The Reader Writes


Dear Rev. Kuiper:

May I write to you in regard to some statements of Rev. Peter De Jong in the Nov. 1960 TORCH AND TRUMPET regarding expenditure of money for foreign mission work (see p. I6)? I shall not discuss mission principles with Rev. De Jong. However, he is not a practicing physician nor has he practiced medicine in the tropics, much less in Nigeria. So I do not think that he can prescribe what is good for Christian medical work in Nigeria. I appreciate his problem. He objects to the use of $200,000 for the construction of a new Christian Hospital (at Choko, to replace the old Mkar Hospital). The Hospital does not have much to do with the question of indigenous principles of missions. Such a sum is indeed beyond the means of the Christians here. They ARE paying their pastors’ and evangelists’ salaries now. quite in keeping with these principles.

First, let me say that the Nigerians and we mission doctors and nurses deeply appreciate what the Christians of the U.S.A. and Canada have done in making possible the building of Takum Christian Hospital. The $150,000 spent there is a grand gift and has made possible a real demonstration of the love of Christ and his people for men’s bodies and souls.

Yet we also need a good hospital in this area (Mkar-Gboko) to replace the one in which we arc now working. Can you imagine a hospital with a scanty water supply, no sanitary facilities, old buildings needing constant and costly repairs and extensive alterations to. comply with the minimum government requirements, which will be enforced for the first time in 1964? Also, the terrain is unsuitable for streamlining the strung-out buildings on the old site. Besides all this. we have a nurses’ and midwifery school and cannot teach proper patient care in these surroundings. Really, must we mission doctors and nurses always “make-do” with the worst while you Christian brothers and sisters in the U.S.A. and Canada have every convenience and most luxuries? And must the Nigerian sick folk who come to our hospital at Mkar suffer extra or die from Jack of care because we do not have the proper facilities to care for them? We’re not asking for anything luxurious—only what is absolutely needed to do decent work. This letter would become far too long if I should explain in detail all the reasons for a new hospital. But no one in the U.S.A. can judge this issue without being well acquainted with the local situation. I feel that this is a question in which the church must get its guidance from doctors who are here on the mission field in Nigeria and have some experience in hospital planning in the tropics. And we have such men here, of whom Dr. John Vroon has the greatest experience.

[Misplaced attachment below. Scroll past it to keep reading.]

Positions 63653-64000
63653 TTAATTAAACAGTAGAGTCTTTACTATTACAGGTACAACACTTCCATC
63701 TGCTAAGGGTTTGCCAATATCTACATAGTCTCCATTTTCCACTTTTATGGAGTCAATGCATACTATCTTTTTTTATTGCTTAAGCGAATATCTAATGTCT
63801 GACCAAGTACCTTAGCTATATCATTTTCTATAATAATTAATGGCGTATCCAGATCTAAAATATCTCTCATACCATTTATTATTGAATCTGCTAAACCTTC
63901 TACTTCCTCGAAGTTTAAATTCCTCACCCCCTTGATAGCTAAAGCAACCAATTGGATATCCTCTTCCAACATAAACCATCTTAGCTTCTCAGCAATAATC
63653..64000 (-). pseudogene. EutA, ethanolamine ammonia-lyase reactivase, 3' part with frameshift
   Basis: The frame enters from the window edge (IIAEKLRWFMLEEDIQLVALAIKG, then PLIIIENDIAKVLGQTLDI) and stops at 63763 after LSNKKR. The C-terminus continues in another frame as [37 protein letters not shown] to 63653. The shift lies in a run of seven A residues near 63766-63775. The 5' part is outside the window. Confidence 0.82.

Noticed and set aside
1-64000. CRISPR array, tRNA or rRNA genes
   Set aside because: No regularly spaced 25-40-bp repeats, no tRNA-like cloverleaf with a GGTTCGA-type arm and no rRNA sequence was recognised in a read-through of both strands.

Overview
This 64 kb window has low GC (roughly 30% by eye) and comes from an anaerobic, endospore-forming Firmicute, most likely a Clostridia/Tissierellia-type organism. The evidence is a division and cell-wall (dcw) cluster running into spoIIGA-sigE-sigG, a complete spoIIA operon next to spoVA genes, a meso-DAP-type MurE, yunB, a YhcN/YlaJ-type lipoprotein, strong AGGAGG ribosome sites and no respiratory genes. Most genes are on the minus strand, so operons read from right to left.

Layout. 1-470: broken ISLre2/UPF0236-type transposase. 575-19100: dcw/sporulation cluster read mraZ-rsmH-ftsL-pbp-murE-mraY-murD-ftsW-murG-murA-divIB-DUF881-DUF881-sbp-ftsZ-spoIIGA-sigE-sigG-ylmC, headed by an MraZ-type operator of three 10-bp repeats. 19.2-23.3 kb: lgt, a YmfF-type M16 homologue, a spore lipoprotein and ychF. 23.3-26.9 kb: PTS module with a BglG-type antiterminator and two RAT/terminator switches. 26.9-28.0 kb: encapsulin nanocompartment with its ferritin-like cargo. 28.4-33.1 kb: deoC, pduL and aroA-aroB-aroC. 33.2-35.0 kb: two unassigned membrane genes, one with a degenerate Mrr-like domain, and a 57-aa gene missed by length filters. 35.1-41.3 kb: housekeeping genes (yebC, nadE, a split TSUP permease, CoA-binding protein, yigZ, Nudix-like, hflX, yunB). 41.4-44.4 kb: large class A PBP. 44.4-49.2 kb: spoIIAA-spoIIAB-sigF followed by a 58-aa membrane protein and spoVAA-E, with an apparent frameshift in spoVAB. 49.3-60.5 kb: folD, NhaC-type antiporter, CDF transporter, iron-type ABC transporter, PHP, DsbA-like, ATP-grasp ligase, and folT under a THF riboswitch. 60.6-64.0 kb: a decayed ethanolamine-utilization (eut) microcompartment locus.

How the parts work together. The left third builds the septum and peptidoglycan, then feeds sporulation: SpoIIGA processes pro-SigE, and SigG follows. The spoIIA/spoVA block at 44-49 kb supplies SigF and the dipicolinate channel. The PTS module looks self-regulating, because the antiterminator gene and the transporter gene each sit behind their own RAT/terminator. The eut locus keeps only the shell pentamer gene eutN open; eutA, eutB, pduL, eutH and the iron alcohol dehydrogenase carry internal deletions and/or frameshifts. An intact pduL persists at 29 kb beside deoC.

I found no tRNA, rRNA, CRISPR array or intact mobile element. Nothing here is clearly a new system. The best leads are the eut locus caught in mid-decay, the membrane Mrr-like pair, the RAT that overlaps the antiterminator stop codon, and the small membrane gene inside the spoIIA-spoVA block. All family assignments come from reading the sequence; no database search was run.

I hope that you and your readers will sympathetically consider in your prayers and gifts the physical and spiritual outreach of the Christian medical work in Nigeria, including the construction of a new hospital at Gboko.

Most sincerely,

Herman H. Gray, M.D., Medical Superintendent, Mkar Christian Hospital


No one will dispute Dr. Gray’s superior knowledge of the practice of medicine or of Nigeria. The reader may recall that my article. to which he objects, was concerned not with whether or not we build another hospital in Nigeria, but with the biblical principles that should guide our churches’ missionary program. It seems that, in the growing complexity of our missionary efforts, those principles are often being overlooked. The result can be both expensive and destructive to real missionary witness. Our foreign mission board is constantly being confronted by the ever-increasing “needs” of each mission field and arguments why each of these should be paid for out of the inexhaustible American pocket-book, but far too little thought often seems to be given to what the long-term results will be when we give in to most of these demands. It is not only a few board members who fear this tendency. One of our Nigeria missionaries in a recent report cautioned the board, “We must be constantly vigilant in resisting the inevitable trend, in every mission as well as our own, towards smothering self-help in the young churches.”

Since Dr. Gray focuses our attention on the proposed $200,000 hospital project, let us observe that no one is saying that we should condemn people in Nigeria to disease and death by heartlessly ignoring their physical need. Our concern is with how we can best help them. It seems obvious, even at this distance, that there is more than one way of trying to meet their need. For the suggestion that there might be another, better way to meet the Nigeria health need, that ought to be considered before we build a second big new hospital there. I am indebted to no one less than Dr. Gray himself. In his report of last August he informed us, “In May Prof. Dr. Zuidema was here for a week. He stayed in our house and came to the hospital each day. His advice on many things—clinical cases, mission medical work in its broad aspects—was stimulating. He made the point that it is better to have several small institutions which the local Christians can take over than to have a fancy, mammoth one that will be beyond them financially and administratively.” (Italics are mine.) This policy, recommended by Dr. Zuidema, is the one preferred by a number of other mission organizations and is the one promoted by Medco, the program made famous by the late Dr. Thomas Dooley. Has this possible alternative been explored by our missionaries? If it has, we in the board and in the church have not heard about it.


Peter De Jong